# Weighted Moving Averages

Everyone would like to see FFmpeg performance graphs based on data collected from FATE. One day, I got down to analyzing the millisecond runtime data for one configuration regarding one of the longer tests in the suite. The numbers were all over the map and directly graphing them would prove confusing and meaningless.

Then I had an idea which draws on my limited experience with digital signal processing as it pertains to multimedia. What about plotting points that represent the average of point n along with, say, points (n-15)..(n+15)? Then I refined the idea a bit– how about multiplying each point by a factor such that point n gets the most consideration while points further away from n receive progressively less consideration?

And then I quickly covered up all evidence of the brainstorm for fear of catching a beatdown from a tough gang of statisticians for devising the most idiotic idea in the history of statistics. Imagine my surprise when I was recently reading up on a completely different topic and found the exact same techniques described in practical application. It turns out they even have formal names: Moving averages, in which various forms of weighted moving averages comprise a sub-category.

This is not the first time I have re-invented something that I would later learn is called a “wheel” (the first time I can recall was when I independently figured out a bubble sort algorithm). I’m sure a spreadsheet program can be coerced to massage the data in this manner, but I decided to go the Python route; I have to use Python to effectively extract the data from MySQL into a usable form anyway.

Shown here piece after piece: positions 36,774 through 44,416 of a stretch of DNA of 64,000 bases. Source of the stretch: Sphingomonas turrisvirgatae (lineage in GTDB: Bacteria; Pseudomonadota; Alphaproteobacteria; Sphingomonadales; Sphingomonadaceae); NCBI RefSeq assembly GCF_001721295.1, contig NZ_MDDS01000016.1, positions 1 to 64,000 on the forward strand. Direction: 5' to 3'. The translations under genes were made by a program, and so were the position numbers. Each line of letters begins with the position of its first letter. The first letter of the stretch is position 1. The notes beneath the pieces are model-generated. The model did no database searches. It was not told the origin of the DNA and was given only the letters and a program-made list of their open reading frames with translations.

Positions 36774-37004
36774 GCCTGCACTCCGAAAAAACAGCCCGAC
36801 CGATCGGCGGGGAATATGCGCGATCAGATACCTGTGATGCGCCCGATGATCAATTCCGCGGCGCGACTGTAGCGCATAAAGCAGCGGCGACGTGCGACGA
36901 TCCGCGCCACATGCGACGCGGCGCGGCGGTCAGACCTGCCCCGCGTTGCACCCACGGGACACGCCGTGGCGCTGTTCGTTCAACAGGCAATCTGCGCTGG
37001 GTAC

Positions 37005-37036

I created a Python script that takes a list of FATE configuration IDs and a test spec number. For each configuration ID, gather the history of millisecond run times for the specified test. Run a weighted moving average using the current run time and the 9 run times prior. The current run time is multiplied by 10, (n-1) is multiplied by 9, down through (n-9) which is multiplied by 1. Divide the average by 55 (10+9+…+1). For a more elegant mathematical explanation, see the Wikipedia entry. This script allows me to dump all the performance data for a series of configurations like, for example, all of the PowerPC configurations that run on the same machine.

Then, we turn the data over to OpenOffice Calc for graphing… <sigh…>

Dear OpenOffice.org: I hate you so much. Sometimes you elect to plot data on a graph in a sane range and sometimes you opt to begin from 0. The latter is shown above, where the former would have been much more appropriate. As it stands, any useful data to be gathered from the visualizing the trend of the weighted moving averages is lost. And don’t even get me started (again) on your fragility. Or your atrocious software update mechanism.